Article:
5G technology and microchips have 'nothing in common', experts say (Fabrice COFFRINI / AFP)

Experts reject conspiracy theories about ‘5G microchip implants’

Copyright AFP 2017-2020. All rights reserved

Facebook posts shared thousands of times claim that 5G mobile phones will work off microchips secretly implanted under the skin by vaccination for COVID-19. However, the posts combine various conspiracy theorists previously debunked by AFP Fact Check and experts reject any link between 5G technology and microchips.

“With a 5G phone!you don't need to move around with your Phone, You just keep it at home. But a MicroChip will be implanted under your skin! (sic)” reads a Facebook post shared more than 6,000 times since it was published on May 19, 2020.

It claims that “people like Bill Gates” plan to secretly inject microchips during vaccination, allowing 5G mobile phone owners to make calls, transfer money and travel internationally without passports. It warns the microchips can “read your mind” and could be used to control people.

“Tomorrow a leader would rise up and say nobody should buy and sale until you have that MicroChip (666) clearly that's what the Bible warned us, 2000 years ago (sic),” the text reads.

Screenshot of the false claims shared on Facebook, taken on May 29, 2020

AFP Fact Check found the text in various Facebook posts shared more than 12,000 times in total since April. We’ve archived some of them here and here.

Contacted by AFP Fact Check, Mischa Dohler, Chair Professor of Wireless Communications at King’s College London, said that a microchip under the skin could not be used to operate a 5G mobile phone.

“Microchips and 5G have nothing in common. It’s like comparing apples and a car,” he told AFP Fact Check in a phone interview. “Microchips do exist and they’re currently used in Nordic countries, for instance, where you can have a chip implemented (under the skin) and go and pay with that chip in a bar.”

Human microchip firms have sprung up from Sweden and Denmark to the US in recent years, offering chips that are injected into the hand between the thumb and index finger to subsequently unlock doors and buy snacks with the wave of a hand. Other firms are developing chips to store medical data

‘Scientific rubbish’

Dohler dismissed claims that microchips implanted in the human arm could allow smartphone users to make and receive calls without having their phone in hand.

“I'm not saying this will never be possible but, currently, this is scientific rubbish,” he said. “To communicate, you need to generate soundwaves, so you'd need to have that microchip very close to your ear or implanted very close to the brain.”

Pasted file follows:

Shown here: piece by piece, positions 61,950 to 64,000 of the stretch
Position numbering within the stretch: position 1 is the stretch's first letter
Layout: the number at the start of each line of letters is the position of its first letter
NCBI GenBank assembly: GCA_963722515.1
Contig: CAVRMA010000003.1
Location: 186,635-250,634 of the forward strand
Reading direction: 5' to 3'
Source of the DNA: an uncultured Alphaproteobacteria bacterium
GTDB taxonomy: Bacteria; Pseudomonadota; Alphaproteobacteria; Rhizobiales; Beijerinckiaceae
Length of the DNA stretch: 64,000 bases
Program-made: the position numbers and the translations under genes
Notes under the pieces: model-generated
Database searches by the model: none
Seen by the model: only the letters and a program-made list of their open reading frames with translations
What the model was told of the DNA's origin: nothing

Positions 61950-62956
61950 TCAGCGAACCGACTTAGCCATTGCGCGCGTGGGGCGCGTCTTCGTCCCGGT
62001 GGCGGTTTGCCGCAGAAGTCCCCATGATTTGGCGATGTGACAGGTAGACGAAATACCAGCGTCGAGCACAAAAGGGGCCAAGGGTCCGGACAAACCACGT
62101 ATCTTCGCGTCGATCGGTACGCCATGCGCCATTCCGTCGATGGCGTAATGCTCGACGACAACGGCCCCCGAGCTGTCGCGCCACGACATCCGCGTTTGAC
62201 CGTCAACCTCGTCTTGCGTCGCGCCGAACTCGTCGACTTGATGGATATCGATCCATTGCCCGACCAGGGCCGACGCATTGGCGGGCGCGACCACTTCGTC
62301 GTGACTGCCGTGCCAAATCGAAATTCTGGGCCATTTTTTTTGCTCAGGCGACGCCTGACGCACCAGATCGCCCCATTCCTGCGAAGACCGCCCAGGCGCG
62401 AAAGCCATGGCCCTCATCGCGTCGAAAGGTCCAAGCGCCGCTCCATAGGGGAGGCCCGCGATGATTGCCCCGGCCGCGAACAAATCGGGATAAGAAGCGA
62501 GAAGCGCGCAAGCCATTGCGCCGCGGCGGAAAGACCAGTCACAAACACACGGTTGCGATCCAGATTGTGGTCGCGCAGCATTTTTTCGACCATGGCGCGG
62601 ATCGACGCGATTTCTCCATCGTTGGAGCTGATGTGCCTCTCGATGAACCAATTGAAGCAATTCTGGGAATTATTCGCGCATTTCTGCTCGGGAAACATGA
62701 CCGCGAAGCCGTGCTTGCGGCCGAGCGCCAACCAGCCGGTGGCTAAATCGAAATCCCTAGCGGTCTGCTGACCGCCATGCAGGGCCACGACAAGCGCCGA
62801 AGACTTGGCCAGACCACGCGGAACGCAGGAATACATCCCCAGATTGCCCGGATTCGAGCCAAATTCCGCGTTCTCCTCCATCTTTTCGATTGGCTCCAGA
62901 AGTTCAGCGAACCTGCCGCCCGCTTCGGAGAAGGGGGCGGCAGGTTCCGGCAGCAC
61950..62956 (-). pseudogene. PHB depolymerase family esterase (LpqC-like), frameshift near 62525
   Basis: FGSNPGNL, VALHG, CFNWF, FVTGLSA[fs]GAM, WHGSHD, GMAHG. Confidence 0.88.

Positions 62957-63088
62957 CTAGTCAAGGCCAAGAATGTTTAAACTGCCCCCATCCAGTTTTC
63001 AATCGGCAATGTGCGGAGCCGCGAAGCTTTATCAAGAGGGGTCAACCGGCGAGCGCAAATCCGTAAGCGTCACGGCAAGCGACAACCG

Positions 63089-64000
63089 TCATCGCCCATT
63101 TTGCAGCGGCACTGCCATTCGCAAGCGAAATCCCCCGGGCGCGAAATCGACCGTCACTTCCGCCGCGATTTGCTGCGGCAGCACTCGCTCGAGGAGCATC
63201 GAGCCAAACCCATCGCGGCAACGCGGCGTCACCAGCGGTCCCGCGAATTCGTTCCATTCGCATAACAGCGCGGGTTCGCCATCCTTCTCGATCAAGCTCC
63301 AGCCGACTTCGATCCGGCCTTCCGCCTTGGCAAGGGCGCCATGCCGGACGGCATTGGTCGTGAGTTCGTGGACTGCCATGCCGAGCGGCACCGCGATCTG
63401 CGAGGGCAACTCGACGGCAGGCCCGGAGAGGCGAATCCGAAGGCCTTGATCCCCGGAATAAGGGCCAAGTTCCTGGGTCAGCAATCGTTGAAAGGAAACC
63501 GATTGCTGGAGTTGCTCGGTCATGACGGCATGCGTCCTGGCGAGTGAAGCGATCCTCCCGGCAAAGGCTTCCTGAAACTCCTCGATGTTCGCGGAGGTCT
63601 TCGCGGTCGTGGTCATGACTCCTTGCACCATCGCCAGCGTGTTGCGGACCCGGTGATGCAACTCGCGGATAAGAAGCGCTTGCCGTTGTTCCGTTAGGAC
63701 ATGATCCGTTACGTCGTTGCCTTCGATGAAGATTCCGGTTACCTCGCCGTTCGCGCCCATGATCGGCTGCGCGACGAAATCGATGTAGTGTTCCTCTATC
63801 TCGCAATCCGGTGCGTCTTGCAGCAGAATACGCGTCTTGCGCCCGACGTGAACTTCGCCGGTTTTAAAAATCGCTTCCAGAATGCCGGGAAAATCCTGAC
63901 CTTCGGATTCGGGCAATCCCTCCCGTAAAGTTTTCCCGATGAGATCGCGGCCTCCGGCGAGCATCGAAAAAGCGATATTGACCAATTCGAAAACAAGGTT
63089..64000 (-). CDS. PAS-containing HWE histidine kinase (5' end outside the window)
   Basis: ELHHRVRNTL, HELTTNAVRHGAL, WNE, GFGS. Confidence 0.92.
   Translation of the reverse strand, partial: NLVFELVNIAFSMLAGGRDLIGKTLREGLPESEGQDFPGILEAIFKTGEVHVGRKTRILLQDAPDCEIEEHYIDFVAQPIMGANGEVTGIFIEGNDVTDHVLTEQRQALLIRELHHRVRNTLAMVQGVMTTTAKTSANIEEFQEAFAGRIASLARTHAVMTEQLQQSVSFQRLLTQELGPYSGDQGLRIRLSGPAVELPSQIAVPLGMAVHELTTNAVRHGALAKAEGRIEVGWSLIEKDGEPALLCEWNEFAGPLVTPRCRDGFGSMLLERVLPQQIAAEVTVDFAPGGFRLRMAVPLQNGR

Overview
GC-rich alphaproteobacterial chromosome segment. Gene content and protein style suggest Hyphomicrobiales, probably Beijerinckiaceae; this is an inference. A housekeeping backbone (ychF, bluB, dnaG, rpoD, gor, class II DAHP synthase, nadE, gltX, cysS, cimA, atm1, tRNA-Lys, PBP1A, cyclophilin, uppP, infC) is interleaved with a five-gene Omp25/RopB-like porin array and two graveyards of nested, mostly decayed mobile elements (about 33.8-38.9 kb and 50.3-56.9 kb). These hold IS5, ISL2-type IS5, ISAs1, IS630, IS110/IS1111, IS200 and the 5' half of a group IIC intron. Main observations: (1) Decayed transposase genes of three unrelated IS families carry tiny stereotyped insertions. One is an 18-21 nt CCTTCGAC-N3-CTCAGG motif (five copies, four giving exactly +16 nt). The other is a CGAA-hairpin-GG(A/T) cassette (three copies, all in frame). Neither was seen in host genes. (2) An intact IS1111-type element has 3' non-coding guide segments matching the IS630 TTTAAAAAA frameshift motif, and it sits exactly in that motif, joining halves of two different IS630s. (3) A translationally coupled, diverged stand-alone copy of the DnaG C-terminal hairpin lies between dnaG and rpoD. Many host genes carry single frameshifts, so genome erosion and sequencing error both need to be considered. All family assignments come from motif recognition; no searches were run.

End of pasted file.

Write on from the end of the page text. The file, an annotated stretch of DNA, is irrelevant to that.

Microchips work with RFID (radio frequency identification), which allows products to be scanned for information, similar to barcodes at the supermarket.

Luyun Jiang, technology analyst at IDTechEx, a market research company, said that this type of technology can only deal with “very limited data” and cannot be used to make and receive phone calls.

“5G needs quite a lot of power and hardware,” she told AFP Fact Check by phone. “A microchip under the skin just like that is not going to do anything. You’d need to implant a whole smartphone under your skin!”

Man-made disease

The Facebook posts also claim that COVID-19 is a “man made disease” introduced in 2012.

“Over 50% of this evil people who created this CORONA VIRUS lived in America, but God brought in Donald Trump to retard their plans greatly that was why they had to move to China an ungodly nation to launch it (sic),” the posts read.

AFP Fact Check has previously debunked claims that the COVID-19 outbreak was man-made or even deliberately created. Speaking to us in May, scientists explained that it would be too complicated to create a virus.

“Even if the most brilliant scientist wanted to create a virus, it would be infinitely too complex because you’d have to create something entirely new,” said Etienne Simon-Lorière, virologist at the Institut Pasteur in Paris.

However, the current coronavirus contains a similar genetic data to a bat coronavirus previously found in China, said Marie-Paule Kieny, head of research at France’s Inserm public health research organisation.

There is currently no vaccine for COVID-19. More than 100 candidate vaccines are in development around the world, with 10 being tested on humans.

AFP Fact Check has previously reported on various conspiracy theories around the pandemic, including rumours that 5G technology caused the outbreak or that billionaire philanthropist Bill Gates plans to use vaccination to reduce the global population.

Charlotte Mason